In a recent post I talked about the nature of transformation as personal activity and the need for leaders to go first. But, how do we as change artists and leaders go first?
Traditionally we think about learning skills and capabilities to effect change. We learn models and frameworks. We learn facilitation techniques. We learn new tools and ways of thinking. All of this is good, but this is not personal transformation. This is illustrated in the diagram below as the parts outside the heart.
In the classic personal growth book, 7 Habits of Highly Effective People, Stephen Covey states that private victory precedes public victory. We need to look after ourselves before we can effectively help others. We hear the same message when we are on airplanes: “In the event of a drop in cabin pressure, put on your own oxygen mask before helping others.”
Personal transformation is about the shifting the structure and character of ourselves – learning to alter our own identity, values, and beliefs to become better human beings. How do we do this? We improve our empathy skills or better yet develop our compassion. We use mindfulness of meditation to become more focused and present with others. We acknowledge our flaws and love ourselves as human beings not despite them but because of them. We trust others. It’s all about forming a better relationship with ourselves so that we can form richer more valuable relationships with others.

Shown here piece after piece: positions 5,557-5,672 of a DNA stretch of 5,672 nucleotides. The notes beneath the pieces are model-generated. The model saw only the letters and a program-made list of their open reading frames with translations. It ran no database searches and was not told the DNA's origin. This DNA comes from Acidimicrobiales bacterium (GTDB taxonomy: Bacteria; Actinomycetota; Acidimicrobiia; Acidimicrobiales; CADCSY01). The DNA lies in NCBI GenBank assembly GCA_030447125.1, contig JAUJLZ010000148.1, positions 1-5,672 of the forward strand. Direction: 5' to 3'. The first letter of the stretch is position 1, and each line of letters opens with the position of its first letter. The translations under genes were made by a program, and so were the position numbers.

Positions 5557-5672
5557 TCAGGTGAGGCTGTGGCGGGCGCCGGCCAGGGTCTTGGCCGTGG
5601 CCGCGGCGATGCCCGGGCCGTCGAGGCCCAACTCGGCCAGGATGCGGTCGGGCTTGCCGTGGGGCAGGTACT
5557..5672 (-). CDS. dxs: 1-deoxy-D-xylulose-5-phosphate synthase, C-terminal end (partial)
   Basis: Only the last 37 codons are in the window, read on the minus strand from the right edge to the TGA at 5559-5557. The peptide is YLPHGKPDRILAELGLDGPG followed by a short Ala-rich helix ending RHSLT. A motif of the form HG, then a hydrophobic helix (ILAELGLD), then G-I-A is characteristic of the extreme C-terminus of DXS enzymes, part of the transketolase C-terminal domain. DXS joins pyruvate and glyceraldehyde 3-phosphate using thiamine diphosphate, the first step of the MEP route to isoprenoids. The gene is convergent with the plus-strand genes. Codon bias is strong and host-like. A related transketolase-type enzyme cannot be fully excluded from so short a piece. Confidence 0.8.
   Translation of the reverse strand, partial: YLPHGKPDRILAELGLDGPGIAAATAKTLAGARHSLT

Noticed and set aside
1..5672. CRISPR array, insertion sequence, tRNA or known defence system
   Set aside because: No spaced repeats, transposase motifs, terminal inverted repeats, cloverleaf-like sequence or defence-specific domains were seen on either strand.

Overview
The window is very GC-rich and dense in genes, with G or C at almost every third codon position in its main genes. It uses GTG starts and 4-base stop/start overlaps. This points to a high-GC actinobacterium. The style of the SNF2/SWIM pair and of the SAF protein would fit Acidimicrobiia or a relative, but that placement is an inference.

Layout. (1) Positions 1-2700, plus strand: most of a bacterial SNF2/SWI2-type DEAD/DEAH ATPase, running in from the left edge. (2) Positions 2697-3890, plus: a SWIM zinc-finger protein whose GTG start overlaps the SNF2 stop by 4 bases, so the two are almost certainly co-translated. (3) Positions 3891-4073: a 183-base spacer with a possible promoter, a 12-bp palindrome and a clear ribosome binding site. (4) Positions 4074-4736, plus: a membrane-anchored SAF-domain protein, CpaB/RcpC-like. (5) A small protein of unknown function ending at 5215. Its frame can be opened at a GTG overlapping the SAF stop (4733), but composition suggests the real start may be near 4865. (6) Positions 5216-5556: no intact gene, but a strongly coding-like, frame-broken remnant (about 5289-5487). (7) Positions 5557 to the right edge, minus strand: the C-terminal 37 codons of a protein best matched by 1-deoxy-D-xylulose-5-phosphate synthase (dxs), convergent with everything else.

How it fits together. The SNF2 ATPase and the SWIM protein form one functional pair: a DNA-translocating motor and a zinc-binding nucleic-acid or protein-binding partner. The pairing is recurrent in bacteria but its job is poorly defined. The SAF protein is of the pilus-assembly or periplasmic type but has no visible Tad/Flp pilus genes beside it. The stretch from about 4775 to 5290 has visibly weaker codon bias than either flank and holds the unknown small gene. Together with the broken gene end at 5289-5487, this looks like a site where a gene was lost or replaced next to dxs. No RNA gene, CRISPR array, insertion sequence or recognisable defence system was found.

My own personal journey has centered around letting go of ego, insecurity and perfectionism to develop self-kindness, caring and being present. Although the road is hard and painful, it is also joyful and liberating. I can see a manyfold increase in my effectiveness in my personal and professional life. Now I know I am in a place where I can participate in leading a transformation – I wasn’t before and didn’t recognize it.
We can only transform to the extent that we have a capacity in something. To build environments of high trust we need to be trusting. We need to value other human beings for them to feel valued. We need to embrace and love our shortcomings so that others can feel safe making mistakes and learn from them rather than feeling inadequate.
Of course in a transformation, leaders will need to attend to external matters such as vision, purpose and culture, but these will not fully succeed without their personal transformation.
I have recently been writing and will continue to write on topics around personal growth as I see this as central to organizational transformation.
Lululemon – An example of Break-though Culture
My last post was on the amazing culture at Lululemon. Christine Day, the CEO, is a living example of what Good to Great calls – Level 5 leadership – she is humble and nurtures those around her grow and learn.
Everyone at Lululemon gets free Yoga classes. Can you imagine the power of a workforce that is more balanced, at peace, and present with others? Wow. That’s the kind of shift I want to see cultivated everywhere.
Brene Brown’s work on understanding shame and empathy kick started this journey. Siraj Sirajuddin’s Temenos retreats had a profound impact. Most recently, I have found Oneness meditation to help me connect with my humanity and love myself more deeply.